Instead of looking back at missed opportunities or mistakes made in previous difficult conversations, I find myself excited and hopeful that I am better prepared for future “crucial conversations”. Elena Aquilar’s blog post Managing Conflict in School Leadership Teams reassures me that I have made some good decisions in the past by naming conflict, reflecting on when it is appropriate to address conflict, and referring teams back to their norms.

Empathy, Trust and Relationships

I ended the school year with a reflection to remind myself that coaching is all about empathy, trust and relationships. After much reflection and learning about how to best navigate difficult conversations, it seems I have circled back to the same realization. By asking myself the four questions from Crucial Conversations and by reflecting on my beliefs and practicing habits of communication as outlined in Better Conversations, I have found manageable strategies to empathize with others and build trusting relationships that will allow me to more effectively handle difficult conversations. I am looking forward to another year of growth in my instructional coaching role!

In schools, better conversations can dramatically improve educator and student learning. When teachers are clearer, ask better questions, and foster dialogue, their students learn more.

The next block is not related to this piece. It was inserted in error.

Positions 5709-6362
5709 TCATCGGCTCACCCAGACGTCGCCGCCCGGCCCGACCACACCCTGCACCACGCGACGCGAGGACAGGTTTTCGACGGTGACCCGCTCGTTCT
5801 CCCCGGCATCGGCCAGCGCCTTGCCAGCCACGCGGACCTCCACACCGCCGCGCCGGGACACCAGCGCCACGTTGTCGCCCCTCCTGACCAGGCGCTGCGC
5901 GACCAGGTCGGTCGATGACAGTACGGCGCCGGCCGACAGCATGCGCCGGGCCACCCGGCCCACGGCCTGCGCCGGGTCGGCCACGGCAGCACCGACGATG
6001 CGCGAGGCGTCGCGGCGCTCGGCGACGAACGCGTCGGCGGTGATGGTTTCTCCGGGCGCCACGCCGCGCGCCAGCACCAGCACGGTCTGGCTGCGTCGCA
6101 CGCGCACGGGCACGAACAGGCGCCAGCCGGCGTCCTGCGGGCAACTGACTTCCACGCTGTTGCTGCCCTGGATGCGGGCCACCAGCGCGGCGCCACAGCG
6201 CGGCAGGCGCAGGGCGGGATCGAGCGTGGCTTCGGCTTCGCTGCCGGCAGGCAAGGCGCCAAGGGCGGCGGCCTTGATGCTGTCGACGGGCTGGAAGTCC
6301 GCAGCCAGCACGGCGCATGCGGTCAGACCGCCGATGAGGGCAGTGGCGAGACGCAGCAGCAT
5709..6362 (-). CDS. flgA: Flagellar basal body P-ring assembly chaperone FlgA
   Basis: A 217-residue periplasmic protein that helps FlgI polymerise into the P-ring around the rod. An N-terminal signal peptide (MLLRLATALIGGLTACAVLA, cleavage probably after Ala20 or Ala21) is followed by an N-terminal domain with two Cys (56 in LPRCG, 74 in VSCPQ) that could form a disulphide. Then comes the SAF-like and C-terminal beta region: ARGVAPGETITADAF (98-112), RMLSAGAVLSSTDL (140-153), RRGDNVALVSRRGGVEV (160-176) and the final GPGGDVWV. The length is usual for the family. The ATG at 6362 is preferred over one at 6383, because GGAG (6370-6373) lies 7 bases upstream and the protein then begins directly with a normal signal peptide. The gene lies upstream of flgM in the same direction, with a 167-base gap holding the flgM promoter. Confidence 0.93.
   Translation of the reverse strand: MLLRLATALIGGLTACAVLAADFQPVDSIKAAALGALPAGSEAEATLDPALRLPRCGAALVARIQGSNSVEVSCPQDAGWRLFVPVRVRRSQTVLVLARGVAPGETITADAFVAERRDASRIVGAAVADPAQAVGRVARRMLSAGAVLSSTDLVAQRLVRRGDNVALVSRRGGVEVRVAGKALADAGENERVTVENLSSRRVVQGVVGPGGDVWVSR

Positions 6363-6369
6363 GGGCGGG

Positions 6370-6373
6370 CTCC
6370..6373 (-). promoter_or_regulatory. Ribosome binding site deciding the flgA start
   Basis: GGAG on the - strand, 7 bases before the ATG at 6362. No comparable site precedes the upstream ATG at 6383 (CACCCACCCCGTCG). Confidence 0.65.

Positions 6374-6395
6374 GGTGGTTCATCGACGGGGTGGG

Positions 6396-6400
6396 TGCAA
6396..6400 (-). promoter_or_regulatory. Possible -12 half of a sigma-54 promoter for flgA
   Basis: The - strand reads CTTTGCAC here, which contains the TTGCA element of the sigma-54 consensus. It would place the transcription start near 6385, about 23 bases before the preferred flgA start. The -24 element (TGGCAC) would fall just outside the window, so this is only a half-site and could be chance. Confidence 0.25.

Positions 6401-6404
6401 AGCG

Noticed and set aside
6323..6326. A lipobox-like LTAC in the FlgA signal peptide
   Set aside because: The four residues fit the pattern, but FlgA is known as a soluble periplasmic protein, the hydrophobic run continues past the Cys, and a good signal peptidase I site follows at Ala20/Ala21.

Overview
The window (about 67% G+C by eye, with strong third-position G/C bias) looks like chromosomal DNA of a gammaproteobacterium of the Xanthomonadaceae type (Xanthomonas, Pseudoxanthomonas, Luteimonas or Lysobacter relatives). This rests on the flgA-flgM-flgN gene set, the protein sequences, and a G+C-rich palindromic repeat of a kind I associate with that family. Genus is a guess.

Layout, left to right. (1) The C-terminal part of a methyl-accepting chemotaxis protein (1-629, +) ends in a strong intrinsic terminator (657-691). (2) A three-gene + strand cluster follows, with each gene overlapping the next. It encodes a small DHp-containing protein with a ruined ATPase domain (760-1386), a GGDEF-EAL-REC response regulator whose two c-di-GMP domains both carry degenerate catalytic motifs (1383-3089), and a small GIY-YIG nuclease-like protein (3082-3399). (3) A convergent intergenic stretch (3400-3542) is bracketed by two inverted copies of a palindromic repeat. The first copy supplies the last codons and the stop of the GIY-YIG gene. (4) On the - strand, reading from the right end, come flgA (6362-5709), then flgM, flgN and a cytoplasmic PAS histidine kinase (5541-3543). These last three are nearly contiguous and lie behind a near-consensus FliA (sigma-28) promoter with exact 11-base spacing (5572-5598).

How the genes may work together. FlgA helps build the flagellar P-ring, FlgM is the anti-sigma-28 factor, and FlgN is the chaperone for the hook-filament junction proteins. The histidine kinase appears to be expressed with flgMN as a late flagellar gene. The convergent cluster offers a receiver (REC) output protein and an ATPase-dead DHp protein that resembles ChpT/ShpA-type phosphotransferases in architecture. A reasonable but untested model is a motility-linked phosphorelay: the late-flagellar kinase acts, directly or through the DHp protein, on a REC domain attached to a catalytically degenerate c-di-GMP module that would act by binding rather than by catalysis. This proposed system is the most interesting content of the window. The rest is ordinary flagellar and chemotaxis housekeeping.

Jim Knight (Better Conversations, 2015)

Better conversations also stand at the heart of professional learning in schools. Instructional coaches who learn to be better at listening, questioning, building emotional connections, and fostering dialogue become more effective.

Jim Knight (Better Conversations, 2016)

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Reflections on my 1st Year of Instructional Coaching

A New Role

This time last year, I was nervously excited after accepting a 6-12 science instructional coach position. It was not an easy decision to step away from my role as a biology teacher in an interdisciplinary PBL program; I had been wonderfully challenged more than ever before in my 16 year teaching career as I worked collaboratively with other Innovation Institute teachers to develop and implement the program, and to design interdisciplinary projects. However, instructional coaching seemed like a great opportunity to grow professionally by further developing interpersonal and leadership skills that I had been using as a collaborative team member, PLC facilitator, and Innovation Institute Program Coordinator. The focus on coaching science teachers was also a perfect fit, as I have been so inspired by recent shifts in education required by CCSS and NGSS.

The Importance of Relationships, Trust and Growth Mindset